- “A clear assessment” of the barriers industry faces and what more Government may be able to do to mitigate them
- “The usability and integrity of the regulatory systems”
- The development of a sovereign wealth fund to “ensure there is a strong local and regional dividend for hosting this national significant industry”
Since the letter was written, the government changed planning rules, allowing the Local Government Secretary to decide appeals on onshore oil and gas. Mr Clark will make the final decision in Cuadrilla’s appeal, being heard at a public inquiry starting next month. The government said he could take over decisions on oil and gas applications submitted to councils that did not make decisions within 16 weeks.
But the government has not yet gone as far as the letter proposed and declared shale gas developments as nationally significant infrastructure projects.
The Telegraph’s publication coincided with a nationwide weekend of events against fracking. More than 35 events were being held across the country today (Sunday). The government’s most recent poll on attitudes to fracking revealed record levels of opposition.
In the letter, the ministers identified negative public opinion as a major obstacle to shale gas.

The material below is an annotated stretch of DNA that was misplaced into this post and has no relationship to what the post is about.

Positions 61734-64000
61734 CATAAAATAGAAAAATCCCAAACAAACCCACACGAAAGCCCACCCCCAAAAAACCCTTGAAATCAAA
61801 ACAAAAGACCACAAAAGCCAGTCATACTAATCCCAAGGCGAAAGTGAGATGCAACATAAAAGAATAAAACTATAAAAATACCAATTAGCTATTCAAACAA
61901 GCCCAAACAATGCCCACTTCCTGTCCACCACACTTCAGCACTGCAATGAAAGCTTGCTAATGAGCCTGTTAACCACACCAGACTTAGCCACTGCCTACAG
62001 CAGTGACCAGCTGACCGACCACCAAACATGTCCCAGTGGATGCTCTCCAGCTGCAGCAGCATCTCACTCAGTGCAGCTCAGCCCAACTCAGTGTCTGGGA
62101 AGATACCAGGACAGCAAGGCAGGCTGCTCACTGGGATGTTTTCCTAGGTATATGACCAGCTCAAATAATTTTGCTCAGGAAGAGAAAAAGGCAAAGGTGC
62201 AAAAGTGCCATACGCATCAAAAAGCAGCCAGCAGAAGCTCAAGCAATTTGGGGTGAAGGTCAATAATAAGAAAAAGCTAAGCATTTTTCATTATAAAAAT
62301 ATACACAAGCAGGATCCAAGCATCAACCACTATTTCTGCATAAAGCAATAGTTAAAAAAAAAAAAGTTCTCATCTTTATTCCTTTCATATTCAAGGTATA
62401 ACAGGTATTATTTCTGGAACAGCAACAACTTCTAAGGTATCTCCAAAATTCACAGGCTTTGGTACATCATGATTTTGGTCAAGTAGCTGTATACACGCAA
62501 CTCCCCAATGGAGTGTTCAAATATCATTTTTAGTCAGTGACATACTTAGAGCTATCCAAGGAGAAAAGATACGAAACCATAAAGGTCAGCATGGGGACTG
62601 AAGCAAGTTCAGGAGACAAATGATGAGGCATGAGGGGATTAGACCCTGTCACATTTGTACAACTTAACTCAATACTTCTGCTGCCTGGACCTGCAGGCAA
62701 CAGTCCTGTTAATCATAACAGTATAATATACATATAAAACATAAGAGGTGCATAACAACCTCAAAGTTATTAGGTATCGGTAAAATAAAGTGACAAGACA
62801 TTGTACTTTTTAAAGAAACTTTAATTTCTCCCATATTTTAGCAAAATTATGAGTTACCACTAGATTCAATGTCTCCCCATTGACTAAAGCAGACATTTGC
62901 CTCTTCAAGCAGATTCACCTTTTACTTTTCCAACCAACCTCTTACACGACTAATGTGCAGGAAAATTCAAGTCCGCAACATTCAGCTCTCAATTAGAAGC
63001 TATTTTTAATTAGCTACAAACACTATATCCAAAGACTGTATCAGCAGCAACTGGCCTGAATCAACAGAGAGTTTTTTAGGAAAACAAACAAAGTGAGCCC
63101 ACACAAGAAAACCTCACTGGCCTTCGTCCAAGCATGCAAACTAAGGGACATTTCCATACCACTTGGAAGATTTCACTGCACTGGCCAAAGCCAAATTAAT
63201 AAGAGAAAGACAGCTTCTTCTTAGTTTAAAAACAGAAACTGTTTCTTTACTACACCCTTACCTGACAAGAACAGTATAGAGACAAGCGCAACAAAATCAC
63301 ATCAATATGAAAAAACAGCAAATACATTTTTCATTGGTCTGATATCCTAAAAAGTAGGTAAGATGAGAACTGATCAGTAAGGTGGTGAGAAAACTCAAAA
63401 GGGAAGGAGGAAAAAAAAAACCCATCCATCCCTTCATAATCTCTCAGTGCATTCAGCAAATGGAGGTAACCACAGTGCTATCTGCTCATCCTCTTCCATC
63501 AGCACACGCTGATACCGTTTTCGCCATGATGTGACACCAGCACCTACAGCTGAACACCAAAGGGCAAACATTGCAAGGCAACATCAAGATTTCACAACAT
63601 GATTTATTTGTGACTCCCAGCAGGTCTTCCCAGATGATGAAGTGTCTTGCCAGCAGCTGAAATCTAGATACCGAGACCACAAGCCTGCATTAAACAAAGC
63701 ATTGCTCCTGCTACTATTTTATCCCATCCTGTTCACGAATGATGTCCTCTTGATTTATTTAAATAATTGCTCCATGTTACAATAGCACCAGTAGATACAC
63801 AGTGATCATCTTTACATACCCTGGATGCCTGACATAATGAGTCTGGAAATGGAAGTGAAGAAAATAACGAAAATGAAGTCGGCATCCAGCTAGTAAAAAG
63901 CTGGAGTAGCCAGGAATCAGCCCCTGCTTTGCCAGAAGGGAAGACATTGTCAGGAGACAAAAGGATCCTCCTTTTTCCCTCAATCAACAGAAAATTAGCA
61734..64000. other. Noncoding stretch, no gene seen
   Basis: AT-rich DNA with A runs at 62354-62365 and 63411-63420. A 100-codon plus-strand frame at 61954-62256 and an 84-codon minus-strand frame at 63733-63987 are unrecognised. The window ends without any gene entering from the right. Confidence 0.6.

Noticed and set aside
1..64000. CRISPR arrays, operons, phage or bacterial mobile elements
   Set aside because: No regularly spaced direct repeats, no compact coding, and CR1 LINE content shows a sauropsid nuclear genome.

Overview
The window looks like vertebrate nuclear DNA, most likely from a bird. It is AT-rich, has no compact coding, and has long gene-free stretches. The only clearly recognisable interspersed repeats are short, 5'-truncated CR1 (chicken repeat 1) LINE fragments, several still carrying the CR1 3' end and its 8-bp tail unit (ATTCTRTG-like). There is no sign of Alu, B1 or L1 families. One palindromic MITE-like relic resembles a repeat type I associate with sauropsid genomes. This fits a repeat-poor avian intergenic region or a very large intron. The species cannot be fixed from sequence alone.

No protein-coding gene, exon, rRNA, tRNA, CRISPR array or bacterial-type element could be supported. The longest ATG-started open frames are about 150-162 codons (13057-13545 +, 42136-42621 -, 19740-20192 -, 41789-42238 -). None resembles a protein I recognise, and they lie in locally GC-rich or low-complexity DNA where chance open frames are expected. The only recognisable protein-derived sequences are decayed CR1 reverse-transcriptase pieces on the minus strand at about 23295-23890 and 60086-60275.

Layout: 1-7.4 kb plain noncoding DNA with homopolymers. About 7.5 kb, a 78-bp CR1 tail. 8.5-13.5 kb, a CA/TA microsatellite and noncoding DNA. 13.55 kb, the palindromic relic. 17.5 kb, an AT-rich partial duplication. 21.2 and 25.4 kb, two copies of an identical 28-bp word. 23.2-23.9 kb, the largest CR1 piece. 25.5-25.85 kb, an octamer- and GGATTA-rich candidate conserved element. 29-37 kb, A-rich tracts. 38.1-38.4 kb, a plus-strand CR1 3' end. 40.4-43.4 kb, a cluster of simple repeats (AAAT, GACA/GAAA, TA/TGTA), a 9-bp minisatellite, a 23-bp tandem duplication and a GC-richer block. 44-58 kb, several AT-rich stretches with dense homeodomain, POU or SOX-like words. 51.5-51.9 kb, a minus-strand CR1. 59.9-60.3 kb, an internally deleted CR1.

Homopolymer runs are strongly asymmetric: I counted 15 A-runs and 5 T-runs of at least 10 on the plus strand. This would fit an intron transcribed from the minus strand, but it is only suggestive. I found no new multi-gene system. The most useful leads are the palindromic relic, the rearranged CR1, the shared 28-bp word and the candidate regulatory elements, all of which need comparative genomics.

“Alongside geology and investment, the biggest challenge we face is to foster a climate of opinion in which the development of our shale resources is seen as safe and acceptable to majority of the public nationally and locally, ie communities likely to be directly affected”
But it adds that other new industries, such as mobile telecommunications, faced similar challenges and the public had been reassured.
“We must now do so with shale”
The letter said:
“The government has to be united using the levers it can control and bring in others to support our policy where we are not in control.
“This will be a challenging balance given public misgivings. It will be important that we can demonstrate that shale can be developed safely so this will be a key feature of our communications strategy”.
Craig Bennett, chief executive of Friends of the Earth, told the Telegraph,
“David Cameron said communities would have a voice in whether or not fracking should happen near them but clearly they are saying one thing while privately pursuing quite another.”
“Communities and local councils could have an opinion on what colour they want the security gates to a shale gas site to be painted but seemingly little else. This Government appears to promise democracy, they don’t intend to deliver”.
Angus MacNeil, chair of the Energy and Climate Change Select Committee, told the Telegrapgh:
“It will be a worrying development for many communities in England and my committee may scrutinise inconsistencies in energy policy approach”.
In the 2015 Queen’s Speech, the government said it planned to declassify some onshore windfarms as Nationally Significant Infrastructure projects so that they would be decided by local planning authorities, rather than a planning inspector.
- The letter refers to an Annex A, which is an “outline plan” and Annex B which has an “outline narrative”. Neither were published with the letter.
Updated on 1/2/16 to include reference in the leaked letter to National Parks